Langley City’s Violet Flannigan wasn’t too excited about taking part in the Variety Show of Hearts telethon until she saw herself on television.
“Oh my gosh,” the delighted Violet exclaimed.
It was an look-ahead about the 55th annual version of the telethon, which will run from Thursday, Feb. 18 to Saturday, 20 on the Global BC.
Until that moment, “she didn’t really get what’s going on,” mom Candice Welch told the Langley Advance Times.
When the telethon gets underway, Violet, who just turned four on Feb. 4, will be watching the event with her family, especially around the half-way mark, which is when she is due to appear.
Violet was diagnosed at the age of two with myopathy, a condition that causes muscle weakness and, in her case, scoliosis.
Variety has provided her with custom orthotics and more recently, a pink and purple wheelchair – her favourite colours – with wheels that light up.
Her mom described her daughter as a confident, articulate kid, with attitude.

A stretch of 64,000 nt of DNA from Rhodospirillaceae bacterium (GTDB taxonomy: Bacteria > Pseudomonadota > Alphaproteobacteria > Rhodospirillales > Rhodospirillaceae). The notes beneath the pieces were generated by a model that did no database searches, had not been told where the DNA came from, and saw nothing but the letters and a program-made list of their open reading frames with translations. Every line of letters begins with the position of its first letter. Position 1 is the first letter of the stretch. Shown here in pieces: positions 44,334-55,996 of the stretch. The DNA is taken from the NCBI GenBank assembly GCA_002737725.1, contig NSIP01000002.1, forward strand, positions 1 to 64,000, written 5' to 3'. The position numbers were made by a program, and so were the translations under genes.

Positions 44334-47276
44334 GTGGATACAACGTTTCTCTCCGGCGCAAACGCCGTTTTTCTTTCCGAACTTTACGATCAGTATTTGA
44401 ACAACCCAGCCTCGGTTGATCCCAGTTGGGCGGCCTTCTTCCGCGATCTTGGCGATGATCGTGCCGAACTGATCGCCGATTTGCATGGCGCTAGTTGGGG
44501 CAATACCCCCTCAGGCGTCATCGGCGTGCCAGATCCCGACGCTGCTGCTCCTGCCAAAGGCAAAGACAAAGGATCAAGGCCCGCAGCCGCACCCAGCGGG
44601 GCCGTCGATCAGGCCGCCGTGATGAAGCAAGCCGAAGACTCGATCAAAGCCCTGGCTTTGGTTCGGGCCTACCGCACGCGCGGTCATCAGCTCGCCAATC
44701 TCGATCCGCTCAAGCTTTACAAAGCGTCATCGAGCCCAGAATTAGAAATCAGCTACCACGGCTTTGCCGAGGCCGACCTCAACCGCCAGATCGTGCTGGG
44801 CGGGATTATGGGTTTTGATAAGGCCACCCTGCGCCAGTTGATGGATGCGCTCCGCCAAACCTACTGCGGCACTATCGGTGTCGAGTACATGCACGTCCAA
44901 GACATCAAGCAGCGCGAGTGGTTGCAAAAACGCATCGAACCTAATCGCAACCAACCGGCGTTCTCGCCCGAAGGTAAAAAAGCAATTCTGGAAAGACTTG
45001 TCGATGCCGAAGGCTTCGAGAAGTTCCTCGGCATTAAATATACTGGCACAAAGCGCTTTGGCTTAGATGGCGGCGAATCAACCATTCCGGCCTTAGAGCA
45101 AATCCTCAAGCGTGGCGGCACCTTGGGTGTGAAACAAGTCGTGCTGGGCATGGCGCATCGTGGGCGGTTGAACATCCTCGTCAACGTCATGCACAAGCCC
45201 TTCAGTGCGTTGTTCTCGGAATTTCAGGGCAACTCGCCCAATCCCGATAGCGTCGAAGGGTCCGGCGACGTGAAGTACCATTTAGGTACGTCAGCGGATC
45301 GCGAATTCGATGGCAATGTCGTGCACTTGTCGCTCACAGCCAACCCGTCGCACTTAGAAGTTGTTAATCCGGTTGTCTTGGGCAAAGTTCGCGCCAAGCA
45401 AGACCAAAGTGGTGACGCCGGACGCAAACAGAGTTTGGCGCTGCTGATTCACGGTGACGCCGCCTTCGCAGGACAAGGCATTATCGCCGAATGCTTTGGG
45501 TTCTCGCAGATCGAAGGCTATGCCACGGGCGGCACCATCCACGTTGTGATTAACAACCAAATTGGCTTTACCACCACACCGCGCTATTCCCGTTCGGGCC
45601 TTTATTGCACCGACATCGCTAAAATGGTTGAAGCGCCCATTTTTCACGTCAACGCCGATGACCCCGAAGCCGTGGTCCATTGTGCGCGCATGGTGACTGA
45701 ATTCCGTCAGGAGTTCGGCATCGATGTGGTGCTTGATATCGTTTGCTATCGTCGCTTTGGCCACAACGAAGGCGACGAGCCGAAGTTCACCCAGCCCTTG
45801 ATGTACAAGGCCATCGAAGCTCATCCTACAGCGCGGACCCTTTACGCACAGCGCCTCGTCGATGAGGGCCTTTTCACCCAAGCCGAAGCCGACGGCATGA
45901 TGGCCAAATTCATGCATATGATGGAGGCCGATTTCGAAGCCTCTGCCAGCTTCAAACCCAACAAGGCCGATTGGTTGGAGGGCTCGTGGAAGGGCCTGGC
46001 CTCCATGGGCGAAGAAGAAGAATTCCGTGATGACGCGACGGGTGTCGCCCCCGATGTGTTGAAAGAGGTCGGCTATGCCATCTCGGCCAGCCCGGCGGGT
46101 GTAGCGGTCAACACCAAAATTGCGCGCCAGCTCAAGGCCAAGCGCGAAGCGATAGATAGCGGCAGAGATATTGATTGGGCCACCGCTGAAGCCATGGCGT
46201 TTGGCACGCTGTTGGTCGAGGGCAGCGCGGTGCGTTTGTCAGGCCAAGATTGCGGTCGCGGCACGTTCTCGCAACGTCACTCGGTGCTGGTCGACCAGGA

“She’s very sassy,” Candice told the Langley Advance Times.
Violet has an artistic side and loves drawing and painting.
“She’s obsessed with unicorns,” Candice explained, which is why so many of Violet’s outfits and accessories feature the fabled animals.
As the second-youngest of five children, and the only girl, Violet is used to being the centre of attention, mom Candice described.
A few years ago, her older brother Thaddeus, who has the same condition, was featured by the telethon and he was the subject of a feature article that described how Variety assistance helped him get stronger and more mobile, allowing him to play wheelchair basketball, sledge hockey, and racing.
Variety BC was founded in 1966, the year of the very first Variety Show of Hearts telethon that raised $67,000 for special needs kids across BC.
Last year, the event raised an astonishing $5.5 million, a figure Variety CEO Cally West described as “astonishing.”
“What I’m most proud of is the visibility the Variety Show of Hearts Telethon has brought to special needs,” West said.
“Not only do we want to support special needs kids and their families, we want British Columbians to understand the everyday challenges they face and the lack of support traditional health care provides to them,” West added.
Donations can be made online at the variety.bc.ca website.
Every contribution made to the Variety Show of Hearts between now and February 20 will be matched dollar for dollar up to $510,000.
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